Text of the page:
Have you ever come across an article that makes you look twice? I was perusing my husband’s CIO magazine (yes, a hard physical copy), during my usual morning “catch up on articles” routine, when the article, “No More Troubled Water” popped off the page. I was going to pass the article by, until I read the subhead … One Marketer Turned CIO Offers Four Key Techniques For Bridging the Gap Between IT and Marketing. I was immediately interested and happy that I did the double take.
You may be wondering about iGen, also known as Generation Z, and how they interact and communicate. Stefan Pollack, President of The Pollack PR Marketing Group and the Author of the book, Disrupted, knows just how to reach iGen and the best ways to become a relevant part of their world. I read Stefan’s book and wanted to share his insights with you. Below is our Q&A interview to give you a glimpse into the youth culture of today.
I had the pleasure of visiting Tallahassee this week and speaking to the members of the Florida Public Relations Association (FPRA). This was my first trip there and it was a memorable one. From the beautiful buildings (especially the old Capital building and Florida State University) to the hospitality of the people and the friendly welcome, I have a new appreciation for Tallahassee. Another unforgettable part of the trip was the professionalism, energy and forward thinking of the FPRA.
I think one of the biggest issues that organizations face today, as they navigate the social media landscape, is how they view the consumer disruption as a result of Social Media. Brands, in my opinion, could be helping to alleviate the chaos by lessening the noise that comes out of their own organizations. They need to learn how to become valuable resources to their stakeholders in the market. Of course, it takes time, effort, resources and commitment to develop a Social Media program and to participate in the social economy the right way.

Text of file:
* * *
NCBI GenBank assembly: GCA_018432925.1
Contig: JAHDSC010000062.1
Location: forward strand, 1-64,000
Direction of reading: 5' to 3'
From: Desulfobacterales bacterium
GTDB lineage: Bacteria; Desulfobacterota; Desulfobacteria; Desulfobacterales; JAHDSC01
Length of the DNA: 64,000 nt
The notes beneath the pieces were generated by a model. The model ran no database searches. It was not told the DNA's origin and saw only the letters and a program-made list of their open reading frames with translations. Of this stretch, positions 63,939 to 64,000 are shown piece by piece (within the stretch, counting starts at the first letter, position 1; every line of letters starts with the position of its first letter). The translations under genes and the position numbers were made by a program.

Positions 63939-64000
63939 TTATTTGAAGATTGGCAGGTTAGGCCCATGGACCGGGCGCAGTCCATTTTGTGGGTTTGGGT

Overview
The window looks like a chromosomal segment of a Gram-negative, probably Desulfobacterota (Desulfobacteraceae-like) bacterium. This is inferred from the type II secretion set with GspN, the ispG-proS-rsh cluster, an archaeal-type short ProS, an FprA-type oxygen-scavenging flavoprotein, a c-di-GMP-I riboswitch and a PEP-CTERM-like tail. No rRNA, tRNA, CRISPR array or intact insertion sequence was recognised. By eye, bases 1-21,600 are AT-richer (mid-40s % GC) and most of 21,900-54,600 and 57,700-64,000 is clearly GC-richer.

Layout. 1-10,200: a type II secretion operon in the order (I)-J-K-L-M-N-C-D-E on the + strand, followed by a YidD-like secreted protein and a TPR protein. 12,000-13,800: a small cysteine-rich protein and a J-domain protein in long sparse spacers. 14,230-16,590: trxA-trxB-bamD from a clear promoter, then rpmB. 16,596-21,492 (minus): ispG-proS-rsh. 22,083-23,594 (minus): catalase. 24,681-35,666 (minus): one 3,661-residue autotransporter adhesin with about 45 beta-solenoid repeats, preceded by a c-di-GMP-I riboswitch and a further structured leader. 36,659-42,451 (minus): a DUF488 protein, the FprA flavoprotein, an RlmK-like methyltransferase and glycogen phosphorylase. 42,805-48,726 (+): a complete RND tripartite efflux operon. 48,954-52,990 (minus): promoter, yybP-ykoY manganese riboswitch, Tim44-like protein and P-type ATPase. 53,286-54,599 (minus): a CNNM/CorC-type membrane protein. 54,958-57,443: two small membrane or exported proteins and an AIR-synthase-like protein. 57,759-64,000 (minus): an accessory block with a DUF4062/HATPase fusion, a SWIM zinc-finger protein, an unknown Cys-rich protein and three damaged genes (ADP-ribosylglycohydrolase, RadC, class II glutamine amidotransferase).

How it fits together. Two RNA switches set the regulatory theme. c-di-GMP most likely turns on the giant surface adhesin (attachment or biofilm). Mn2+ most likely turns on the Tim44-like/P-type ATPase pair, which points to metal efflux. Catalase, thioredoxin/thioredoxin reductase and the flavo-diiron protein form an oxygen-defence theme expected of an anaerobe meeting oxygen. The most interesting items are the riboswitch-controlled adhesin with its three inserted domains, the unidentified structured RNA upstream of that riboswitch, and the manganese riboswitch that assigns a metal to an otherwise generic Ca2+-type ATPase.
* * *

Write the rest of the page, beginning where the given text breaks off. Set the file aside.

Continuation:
I’m working on a presentation for the Florida Public Relation’s Association. Their annual conference, PR Under Fire, is in August 2009. My presentation will help PR professionals to understand how they can be better partners with their clients by focusing on three important factors: attitude, education and technology. Here’s are some highlights from the presentation.
I read a great blog post by Chris Brogan that discussed all of the extra chores that social media adds to our daily “To Do” list. Chris’ post maps out his very busy day, from the time he wakes and monitors his Google reader (to see what people are talking about or what they are saying about him) to reading 700 blogs and sifting through his 500 emails. Yes, Social Media definitely takes time and effort. It’s not a one day or once a month type of adventure. And, it’s definitely not a spectator sport. Actually, Social Media is an everyday commitment (in some cases, it becomes an addiction) and for me is one of the best ways to build human capital and turn a new virtual friend into a valuable physical relationship.